Sunday, December 28, 2014

What we can learn from the Larsen Ice Shelf

The Larsen Ice Shelf is a huge piece of ice that sits on the other side of the Antarctic Peninsula from Rothera Station. It is divided into sections, which are named, from north to south (left to right, in the map), the Larsen A, B, and C.
Back in 2002, a large piece of the Larsen B broke off into the ocean. The piece that broke off was 1,250 square miles, about the size of Rhode Island! It broke apart and fell into the ocean over a course of about a month. (You can see the satellite images of its breakup on NASA’s website.) The loss of the Larsen B was a huge event, because it was the loss of a LOT of ice over a relatively short period of time.
Satellite image of the Larsen B breakup from NASA's website
The Larsen B section of ice was mostly covering the ocean (but connected to ice on the land). Because it was already floating, the amount of water in the ice did not add new water to the ocean when it broke off. That means it did not cause any rise in overall sea level. Think about it… When the ice melts in your glass of water, the glass doesn’t get more full of water. That’s because the ice was already taking up space while it was a frozen cube. Whether the water in the glass is frozen or liquid, it’s still part of the overall level of water in the glass, so when it melts, the water level doesn’t change. But, if you add new ice cubes to your glass, the water level would rise because you added more water (frozen water) that wasn’t already there. The remaining ice on the Larsen Ice Shelf is “grounded ice”, meaning it covers land, not water. If it breaks off, it would add new water to the ocean and cause sea level rise.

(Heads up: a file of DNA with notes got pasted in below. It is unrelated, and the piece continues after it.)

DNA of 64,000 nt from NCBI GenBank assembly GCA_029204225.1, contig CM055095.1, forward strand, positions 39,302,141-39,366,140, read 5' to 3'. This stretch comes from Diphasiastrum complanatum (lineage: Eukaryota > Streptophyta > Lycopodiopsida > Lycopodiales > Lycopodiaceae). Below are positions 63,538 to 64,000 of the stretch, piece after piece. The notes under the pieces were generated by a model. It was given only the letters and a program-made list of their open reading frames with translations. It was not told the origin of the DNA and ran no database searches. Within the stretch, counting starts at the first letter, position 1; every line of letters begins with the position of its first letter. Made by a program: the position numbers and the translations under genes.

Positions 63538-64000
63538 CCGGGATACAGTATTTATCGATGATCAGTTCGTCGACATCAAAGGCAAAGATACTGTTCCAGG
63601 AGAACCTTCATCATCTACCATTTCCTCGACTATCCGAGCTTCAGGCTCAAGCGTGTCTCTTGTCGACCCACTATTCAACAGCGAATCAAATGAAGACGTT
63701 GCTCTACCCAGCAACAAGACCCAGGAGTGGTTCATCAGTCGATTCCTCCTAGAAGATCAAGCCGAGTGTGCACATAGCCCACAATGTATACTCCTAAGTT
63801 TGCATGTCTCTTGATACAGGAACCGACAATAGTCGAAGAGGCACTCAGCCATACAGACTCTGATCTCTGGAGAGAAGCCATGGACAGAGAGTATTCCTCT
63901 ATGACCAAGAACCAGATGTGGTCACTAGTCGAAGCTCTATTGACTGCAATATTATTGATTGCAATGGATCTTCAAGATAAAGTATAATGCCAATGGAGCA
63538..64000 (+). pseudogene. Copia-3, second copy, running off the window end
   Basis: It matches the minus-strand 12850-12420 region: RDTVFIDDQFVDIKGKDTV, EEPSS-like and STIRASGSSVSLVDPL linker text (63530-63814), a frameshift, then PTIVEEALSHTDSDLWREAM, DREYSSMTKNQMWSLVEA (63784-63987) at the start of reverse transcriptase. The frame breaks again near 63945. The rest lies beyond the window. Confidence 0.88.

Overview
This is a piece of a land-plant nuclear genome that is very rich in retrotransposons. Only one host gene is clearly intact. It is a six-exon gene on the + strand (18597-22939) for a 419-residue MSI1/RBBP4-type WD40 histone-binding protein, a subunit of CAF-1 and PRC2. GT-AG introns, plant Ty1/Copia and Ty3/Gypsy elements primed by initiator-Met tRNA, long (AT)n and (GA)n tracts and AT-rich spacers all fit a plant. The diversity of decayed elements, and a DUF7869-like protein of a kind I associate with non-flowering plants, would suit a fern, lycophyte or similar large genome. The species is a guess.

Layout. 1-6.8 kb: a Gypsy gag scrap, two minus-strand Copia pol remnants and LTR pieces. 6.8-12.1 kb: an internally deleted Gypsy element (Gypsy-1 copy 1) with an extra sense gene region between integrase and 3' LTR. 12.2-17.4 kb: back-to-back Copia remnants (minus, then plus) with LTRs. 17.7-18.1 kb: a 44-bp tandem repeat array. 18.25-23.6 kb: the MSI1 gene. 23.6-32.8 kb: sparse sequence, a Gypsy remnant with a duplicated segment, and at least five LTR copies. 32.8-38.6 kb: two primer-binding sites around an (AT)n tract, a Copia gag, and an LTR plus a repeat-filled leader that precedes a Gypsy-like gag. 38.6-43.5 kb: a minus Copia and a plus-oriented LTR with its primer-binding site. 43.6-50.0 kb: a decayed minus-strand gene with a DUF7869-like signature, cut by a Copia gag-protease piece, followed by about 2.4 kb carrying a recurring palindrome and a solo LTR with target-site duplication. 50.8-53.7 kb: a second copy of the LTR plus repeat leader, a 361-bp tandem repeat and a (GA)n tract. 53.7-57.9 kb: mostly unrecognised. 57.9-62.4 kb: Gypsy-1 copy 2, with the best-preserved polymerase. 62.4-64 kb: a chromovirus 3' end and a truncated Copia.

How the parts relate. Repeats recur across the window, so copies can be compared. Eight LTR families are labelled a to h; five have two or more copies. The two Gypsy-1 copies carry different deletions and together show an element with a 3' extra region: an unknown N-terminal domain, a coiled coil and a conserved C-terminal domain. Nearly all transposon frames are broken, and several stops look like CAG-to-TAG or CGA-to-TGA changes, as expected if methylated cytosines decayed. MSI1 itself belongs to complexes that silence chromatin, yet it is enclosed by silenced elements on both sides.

Many of the scientists working from Rothera Station study the Larsen Ice Shelf. Some of them study why the Larsen B section broke off. (Scientists think it was caused by higher temperatures creating many pools of meltwater on the surface. The meltwater leaks into cracks and crevasses in the ice, to then act like wedges that deepen the cracks and break the ice into pieces.) The scientists I met study what that break-off means for the ice that remains. Is the remaining ice less stable now that it’s lost a huge chunk of itself? They have put GPS stations around the ice so that they can track the speed of its movement. It’s important to know if the rest of the Larsen Ice Shelf is stable, because its breaking would contribute to sea level rise.

I also met scientists who study what that loss of ice means for the rock and earth beneath the section that broke off. Ice is very heavy and can actually squash the rock and earth beneath it. We don’t usually think of rock and being squishy enough to be mashed down by ice, but the ice is that heavy! It can squash rock! When large pieces of ice disappear, the rock beneath it can re-expand now that the weight is no longer pushing it down. (Think about pushing down on a sponge with your hand. When you remove your hand, the sponge re-expands.) That happens pretty quickly after the ice is gone. Even after that re-expansion, the ground will continue expanding because the magma in the mantle is able to flow back in to the crust to keep pushing up on the earth. (Think again about pushing down on a sponge with your hand, but think about pushing it down in a bowl of water. When you move your hand, it would not only re-expand because the weight of your hand is gone, but it would also start to soak up water to expand even bigger.) Scientists are using radar and GPS to measure that ground expansion after the Larsen B fell off. Most of the expansion they’ve measured so far is actually from the mantle flowing back in, which surprised them, because they expected that part would happens much more slowly.

The Larsen B receives a lot of attention, but it was not the first or last of the ice shelves to break apart. There have been many other examples of major ice shelves breaking up over recent years, including the Wilkins Ice Shelf. Loss of ice is expected to continue of warming continues in this area.